At the end of a course, look at your student grades, and identify which students did well and which struggled. Go to the beginning of the course and track their online participation as far as possible. This qualitative approach will often suggest changes to the content or the way you interacted with students for the next version of the course.
4. What are improvement indicators?
Online learning is outcomes based. Do your students reach the same level of improvement, or better, with an online course as an equivalent face-to-face course? Here are two quantitative, and one qualitative, improvement indicators you can use.
- Completion rates will be at least as good if not better for the online version
- Grades or measures of learning will be at least as good if not better for the online version.
- Improvement through change will lead to new, different and more relevant learning outcomes that are better served by online learning.
5. What is learning analytics?
Advances in online technologies have led to the collection of vast amounts of data pertaining to students’ use and interaction with technology. Much the same way that a gas company can track energy consumption in different cities to help improve their infrastructure – some learning technologies that we use capture data about students’ online activity. Exploring this data can help reveal whether the intended outcomes of the class design have been met or whether changes are required. Analyzing the online behavioral data from your students’ learning processes to inform your teaching is a form of learning analytics. The Society for Learning Analytics Research defines learning analytics as: “The measurement, collection, analysis and reporting of data about learners and their contexts, for purposes of understanding and optimizing learning and the environments in which it occurs”.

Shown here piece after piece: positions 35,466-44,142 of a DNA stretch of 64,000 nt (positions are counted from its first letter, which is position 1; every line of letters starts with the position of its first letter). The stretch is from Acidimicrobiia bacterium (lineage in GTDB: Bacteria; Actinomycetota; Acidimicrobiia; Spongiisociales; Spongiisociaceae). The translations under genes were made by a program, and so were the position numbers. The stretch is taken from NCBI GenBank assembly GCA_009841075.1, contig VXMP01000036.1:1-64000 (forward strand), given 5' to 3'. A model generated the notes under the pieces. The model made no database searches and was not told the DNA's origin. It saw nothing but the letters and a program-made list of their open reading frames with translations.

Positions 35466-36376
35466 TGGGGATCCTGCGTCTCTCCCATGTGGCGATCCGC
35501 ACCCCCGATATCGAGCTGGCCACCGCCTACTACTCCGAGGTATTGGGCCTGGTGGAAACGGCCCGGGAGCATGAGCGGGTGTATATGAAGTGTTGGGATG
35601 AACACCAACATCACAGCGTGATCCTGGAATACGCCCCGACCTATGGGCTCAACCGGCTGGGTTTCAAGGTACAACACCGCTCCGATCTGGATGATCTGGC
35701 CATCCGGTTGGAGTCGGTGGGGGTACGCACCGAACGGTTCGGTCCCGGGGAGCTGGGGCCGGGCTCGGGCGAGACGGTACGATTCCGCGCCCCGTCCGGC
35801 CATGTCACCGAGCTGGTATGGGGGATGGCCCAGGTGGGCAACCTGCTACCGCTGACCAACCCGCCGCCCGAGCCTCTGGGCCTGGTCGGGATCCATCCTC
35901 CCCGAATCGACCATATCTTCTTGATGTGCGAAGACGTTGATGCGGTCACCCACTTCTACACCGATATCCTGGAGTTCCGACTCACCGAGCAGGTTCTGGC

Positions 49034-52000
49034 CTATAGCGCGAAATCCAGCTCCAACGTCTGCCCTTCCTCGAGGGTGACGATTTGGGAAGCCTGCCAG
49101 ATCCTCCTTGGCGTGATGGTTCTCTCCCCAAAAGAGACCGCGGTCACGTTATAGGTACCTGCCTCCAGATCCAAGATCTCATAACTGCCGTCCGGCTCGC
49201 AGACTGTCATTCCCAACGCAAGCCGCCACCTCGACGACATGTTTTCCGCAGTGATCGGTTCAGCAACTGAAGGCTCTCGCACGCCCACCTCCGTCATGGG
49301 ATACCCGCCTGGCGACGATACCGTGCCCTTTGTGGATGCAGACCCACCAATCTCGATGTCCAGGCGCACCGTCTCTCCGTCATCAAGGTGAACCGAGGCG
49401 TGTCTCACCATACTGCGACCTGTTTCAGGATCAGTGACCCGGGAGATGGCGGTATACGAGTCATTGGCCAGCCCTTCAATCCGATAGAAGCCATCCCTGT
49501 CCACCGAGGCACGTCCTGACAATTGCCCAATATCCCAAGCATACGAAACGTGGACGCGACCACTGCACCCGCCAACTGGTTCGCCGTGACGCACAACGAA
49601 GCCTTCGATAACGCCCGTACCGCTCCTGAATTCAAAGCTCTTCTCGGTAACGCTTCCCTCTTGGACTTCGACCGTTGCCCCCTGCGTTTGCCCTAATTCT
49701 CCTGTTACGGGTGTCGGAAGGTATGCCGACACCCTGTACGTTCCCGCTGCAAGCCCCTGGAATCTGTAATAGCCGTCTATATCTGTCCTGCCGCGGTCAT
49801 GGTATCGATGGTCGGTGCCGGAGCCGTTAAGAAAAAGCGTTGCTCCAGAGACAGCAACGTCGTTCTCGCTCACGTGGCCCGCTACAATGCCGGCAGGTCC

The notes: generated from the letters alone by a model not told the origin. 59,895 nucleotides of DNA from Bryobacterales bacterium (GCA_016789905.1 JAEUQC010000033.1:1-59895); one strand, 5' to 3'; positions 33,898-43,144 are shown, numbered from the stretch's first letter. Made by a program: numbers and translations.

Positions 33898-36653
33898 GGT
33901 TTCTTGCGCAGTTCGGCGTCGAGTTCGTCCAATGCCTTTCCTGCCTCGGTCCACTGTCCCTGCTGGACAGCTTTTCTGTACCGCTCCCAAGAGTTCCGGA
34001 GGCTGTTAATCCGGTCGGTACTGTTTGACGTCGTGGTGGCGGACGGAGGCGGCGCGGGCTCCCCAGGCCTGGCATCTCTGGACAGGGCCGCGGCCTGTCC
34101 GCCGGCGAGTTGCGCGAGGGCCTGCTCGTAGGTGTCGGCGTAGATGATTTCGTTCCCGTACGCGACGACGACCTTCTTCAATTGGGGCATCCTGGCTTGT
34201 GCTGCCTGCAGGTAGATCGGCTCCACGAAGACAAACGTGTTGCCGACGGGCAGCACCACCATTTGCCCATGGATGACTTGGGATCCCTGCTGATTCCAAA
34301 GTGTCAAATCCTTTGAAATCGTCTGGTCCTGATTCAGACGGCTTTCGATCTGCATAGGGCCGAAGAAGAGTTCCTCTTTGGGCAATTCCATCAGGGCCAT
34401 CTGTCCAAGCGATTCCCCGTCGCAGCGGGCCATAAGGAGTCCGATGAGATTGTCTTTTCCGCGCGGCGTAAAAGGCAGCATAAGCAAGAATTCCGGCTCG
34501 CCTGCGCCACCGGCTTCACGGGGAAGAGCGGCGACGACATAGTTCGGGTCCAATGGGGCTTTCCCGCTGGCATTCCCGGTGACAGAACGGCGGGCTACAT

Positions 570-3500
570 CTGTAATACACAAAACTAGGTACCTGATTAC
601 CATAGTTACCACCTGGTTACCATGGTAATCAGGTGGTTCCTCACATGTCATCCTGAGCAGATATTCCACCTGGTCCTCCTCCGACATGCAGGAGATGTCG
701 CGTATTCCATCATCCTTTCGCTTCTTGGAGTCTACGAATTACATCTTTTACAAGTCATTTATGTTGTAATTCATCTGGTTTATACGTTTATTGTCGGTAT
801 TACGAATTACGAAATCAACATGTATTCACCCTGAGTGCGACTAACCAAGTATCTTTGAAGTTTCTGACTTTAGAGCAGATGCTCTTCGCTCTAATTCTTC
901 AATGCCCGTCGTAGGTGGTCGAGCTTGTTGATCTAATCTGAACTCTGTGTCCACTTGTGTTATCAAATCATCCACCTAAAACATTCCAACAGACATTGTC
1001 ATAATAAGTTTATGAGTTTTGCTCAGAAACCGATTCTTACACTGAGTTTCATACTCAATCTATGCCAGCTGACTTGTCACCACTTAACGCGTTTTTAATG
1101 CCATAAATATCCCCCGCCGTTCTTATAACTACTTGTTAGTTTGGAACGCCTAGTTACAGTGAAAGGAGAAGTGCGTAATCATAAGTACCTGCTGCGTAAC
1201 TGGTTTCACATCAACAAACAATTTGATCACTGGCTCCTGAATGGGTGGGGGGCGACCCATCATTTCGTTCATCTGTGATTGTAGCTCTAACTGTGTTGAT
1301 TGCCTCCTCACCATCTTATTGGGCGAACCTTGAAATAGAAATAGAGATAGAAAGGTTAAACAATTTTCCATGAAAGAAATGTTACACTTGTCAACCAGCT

Many online technologies provide real-time analytics and visualizations that can help inform you of how your students are engaging with the online technologies. If your students are engaging with the technologies the way you imagined, then you have some indication that your redesigned class is leading to your intended outcome. If not, you have an opportunity to communicate with the students and obtain more feedback on why they are not using the online technology the way you had hoped. You may be able to modify your class design during the semester or you may need to wait until the next offering. Either way, objective real-time data of students’ actual use of the technology will help you gauge the impact of your redesigned class throughout the semester or term rather than waiting until the end when students complete class evaluation questionnaires.
6. How do I begin to make changes?
Once you identify a problem, start small. Look for effective small modifications to get started.
At the end of the first online course evaluate it and make changes. Make this process a habit every time you finish teaching an online course. Your goal is to help students and yourself continuously improve.
Keep in mind that results from changes made to your course may not be apparent in one class due to a small sample size, so you may want to gather data across several semesters to determine the effect of any changes.